Bob Sauer went into his backyard in suburban Portland, Ore., on Sunday night, flashlight in hand, to check if any pieces of the Alaska Airlines plane that had lost a part of its fuselage in midair had landed nearby.
A neighbor had urged Mr. Sauer to check his property in Cedar Hills, Ore., saying she had heard that a cellphone that had fallen from the plane had been found in the neighborhood.
Mr. Sauer quickly caught sight of a white metal object leaning against the branch of a cedar tree. “My heart started beating a little faster,” he said in an interview on Monday, “and I thought there’s no way.”
But it was true: Mr. Sauer, a physics teacher at the Catlin Gabel School, a nearby private school, had found the mid-cabin door plug, which had been torn from the plane mid-flight on Friday, in his yard.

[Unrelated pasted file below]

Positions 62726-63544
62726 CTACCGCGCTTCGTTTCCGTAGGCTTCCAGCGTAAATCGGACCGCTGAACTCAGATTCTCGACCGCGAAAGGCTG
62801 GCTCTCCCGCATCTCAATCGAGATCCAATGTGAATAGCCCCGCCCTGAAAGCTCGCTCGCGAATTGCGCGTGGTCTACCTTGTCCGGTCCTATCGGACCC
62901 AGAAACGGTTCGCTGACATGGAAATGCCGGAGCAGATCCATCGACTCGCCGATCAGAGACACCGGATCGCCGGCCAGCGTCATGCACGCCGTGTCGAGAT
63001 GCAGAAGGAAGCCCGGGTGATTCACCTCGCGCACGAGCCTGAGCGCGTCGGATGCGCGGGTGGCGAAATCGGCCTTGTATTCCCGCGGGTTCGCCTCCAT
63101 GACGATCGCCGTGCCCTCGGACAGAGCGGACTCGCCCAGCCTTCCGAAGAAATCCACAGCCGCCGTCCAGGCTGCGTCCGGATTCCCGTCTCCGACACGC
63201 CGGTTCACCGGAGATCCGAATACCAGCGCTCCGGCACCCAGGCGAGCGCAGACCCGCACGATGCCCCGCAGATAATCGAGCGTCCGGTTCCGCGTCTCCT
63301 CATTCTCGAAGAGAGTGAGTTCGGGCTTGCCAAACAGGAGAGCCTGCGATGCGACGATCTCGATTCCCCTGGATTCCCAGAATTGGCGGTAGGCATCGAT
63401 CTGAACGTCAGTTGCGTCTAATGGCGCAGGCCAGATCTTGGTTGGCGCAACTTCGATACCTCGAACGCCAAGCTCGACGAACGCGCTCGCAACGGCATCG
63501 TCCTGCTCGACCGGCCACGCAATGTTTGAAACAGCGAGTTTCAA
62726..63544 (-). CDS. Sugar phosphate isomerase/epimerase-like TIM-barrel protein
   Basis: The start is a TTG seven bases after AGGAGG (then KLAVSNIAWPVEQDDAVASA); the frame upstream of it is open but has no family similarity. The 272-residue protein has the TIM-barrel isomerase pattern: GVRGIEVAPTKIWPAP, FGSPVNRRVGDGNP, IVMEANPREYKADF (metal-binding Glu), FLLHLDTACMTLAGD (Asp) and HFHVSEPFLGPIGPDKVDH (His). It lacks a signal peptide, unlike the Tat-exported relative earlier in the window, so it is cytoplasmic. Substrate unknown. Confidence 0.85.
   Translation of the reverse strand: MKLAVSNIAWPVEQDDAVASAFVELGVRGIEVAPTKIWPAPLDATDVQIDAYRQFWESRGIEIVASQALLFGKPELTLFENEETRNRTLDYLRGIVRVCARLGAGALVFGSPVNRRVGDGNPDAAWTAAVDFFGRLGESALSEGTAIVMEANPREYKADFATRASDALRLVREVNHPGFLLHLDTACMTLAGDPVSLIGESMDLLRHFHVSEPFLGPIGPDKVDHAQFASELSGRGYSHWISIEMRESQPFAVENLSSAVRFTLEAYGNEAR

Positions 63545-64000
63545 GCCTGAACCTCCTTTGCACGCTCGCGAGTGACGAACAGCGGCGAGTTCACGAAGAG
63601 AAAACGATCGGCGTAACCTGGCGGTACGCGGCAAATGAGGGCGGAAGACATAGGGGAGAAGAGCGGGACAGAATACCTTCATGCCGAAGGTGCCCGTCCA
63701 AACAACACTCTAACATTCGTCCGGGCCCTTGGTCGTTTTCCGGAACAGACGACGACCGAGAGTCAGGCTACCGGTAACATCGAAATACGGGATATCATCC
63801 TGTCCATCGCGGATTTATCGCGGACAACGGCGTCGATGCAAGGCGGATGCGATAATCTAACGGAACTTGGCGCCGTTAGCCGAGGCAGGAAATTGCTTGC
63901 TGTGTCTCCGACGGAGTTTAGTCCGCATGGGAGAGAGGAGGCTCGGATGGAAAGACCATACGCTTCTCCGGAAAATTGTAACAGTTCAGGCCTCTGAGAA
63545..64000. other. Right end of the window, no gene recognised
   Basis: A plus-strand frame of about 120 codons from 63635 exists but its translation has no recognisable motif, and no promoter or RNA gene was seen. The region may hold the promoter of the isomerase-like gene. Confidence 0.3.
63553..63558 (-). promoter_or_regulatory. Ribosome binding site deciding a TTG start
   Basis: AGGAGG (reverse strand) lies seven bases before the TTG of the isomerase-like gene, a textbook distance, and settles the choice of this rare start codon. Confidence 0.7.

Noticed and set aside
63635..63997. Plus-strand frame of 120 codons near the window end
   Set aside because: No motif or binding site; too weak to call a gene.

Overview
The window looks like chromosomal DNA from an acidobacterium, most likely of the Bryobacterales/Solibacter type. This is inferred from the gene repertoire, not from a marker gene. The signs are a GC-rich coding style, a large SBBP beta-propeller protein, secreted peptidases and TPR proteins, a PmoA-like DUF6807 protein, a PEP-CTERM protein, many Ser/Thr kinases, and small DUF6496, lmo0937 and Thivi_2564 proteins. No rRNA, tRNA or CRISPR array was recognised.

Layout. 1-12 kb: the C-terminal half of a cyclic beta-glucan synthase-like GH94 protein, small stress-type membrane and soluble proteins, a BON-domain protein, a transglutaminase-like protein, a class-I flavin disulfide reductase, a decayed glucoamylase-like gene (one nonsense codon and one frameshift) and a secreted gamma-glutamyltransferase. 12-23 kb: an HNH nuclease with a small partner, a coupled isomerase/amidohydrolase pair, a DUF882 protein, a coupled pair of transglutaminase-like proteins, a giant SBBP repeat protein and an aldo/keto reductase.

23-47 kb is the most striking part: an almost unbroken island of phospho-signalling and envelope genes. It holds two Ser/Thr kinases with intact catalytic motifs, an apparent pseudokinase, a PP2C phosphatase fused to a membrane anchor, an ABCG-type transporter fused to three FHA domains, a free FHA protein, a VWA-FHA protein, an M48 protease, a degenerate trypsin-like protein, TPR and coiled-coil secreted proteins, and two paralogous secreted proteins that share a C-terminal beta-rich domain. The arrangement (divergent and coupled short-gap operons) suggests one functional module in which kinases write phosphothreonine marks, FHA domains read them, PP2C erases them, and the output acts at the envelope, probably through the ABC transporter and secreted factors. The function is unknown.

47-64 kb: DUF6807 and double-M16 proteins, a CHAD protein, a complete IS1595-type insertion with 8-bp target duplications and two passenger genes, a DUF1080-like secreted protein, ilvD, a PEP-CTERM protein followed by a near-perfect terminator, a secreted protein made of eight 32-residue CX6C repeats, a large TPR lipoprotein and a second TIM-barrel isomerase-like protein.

He called the National Transportation Safety Board, which arrived at his house on Monday morning, interviewed him for about 30 minutes and then hauled away the critical piece of evidence from his yard, he said. The board, he said, gave him a medallion emblazoned with an eagle to thank him for his efforts.
Door plugs are used to fill emergency exits that are not needed on planes that are configured with fewer than the maximum possible number of seats. The board said in a statement on Monday that investigators were “currently examining the door plug” and planned to send it to an agency laboratory in Washington, D.C., for further examination.